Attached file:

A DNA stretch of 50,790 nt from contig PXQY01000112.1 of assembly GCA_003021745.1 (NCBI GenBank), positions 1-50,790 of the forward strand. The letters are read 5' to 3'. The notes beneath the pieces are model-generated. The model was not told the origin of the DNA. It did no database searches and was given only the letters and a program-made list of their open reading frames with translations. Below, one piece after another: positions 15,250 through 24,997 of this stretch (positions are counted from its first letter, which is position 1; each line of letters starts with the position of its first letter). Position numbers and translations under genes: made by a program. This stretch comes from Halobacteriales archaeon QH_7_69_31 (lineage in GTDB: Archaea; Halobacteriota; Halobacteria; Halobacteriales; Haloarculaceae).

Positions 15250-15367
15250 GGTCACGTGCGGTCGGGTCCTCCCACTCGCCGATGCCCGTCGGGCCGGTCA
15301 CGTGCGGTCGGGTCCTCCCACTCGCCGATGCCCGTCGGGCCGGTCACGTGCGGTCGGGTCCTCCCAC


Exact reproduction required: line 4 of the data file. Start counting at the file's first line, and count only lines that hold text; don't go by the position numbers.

15301 CGTGCGGTCGGGTCCTCCCACTCGCCGATGCCCGTCGGGCCGGTCACGTGCGGTCGGGTCCTCCCAC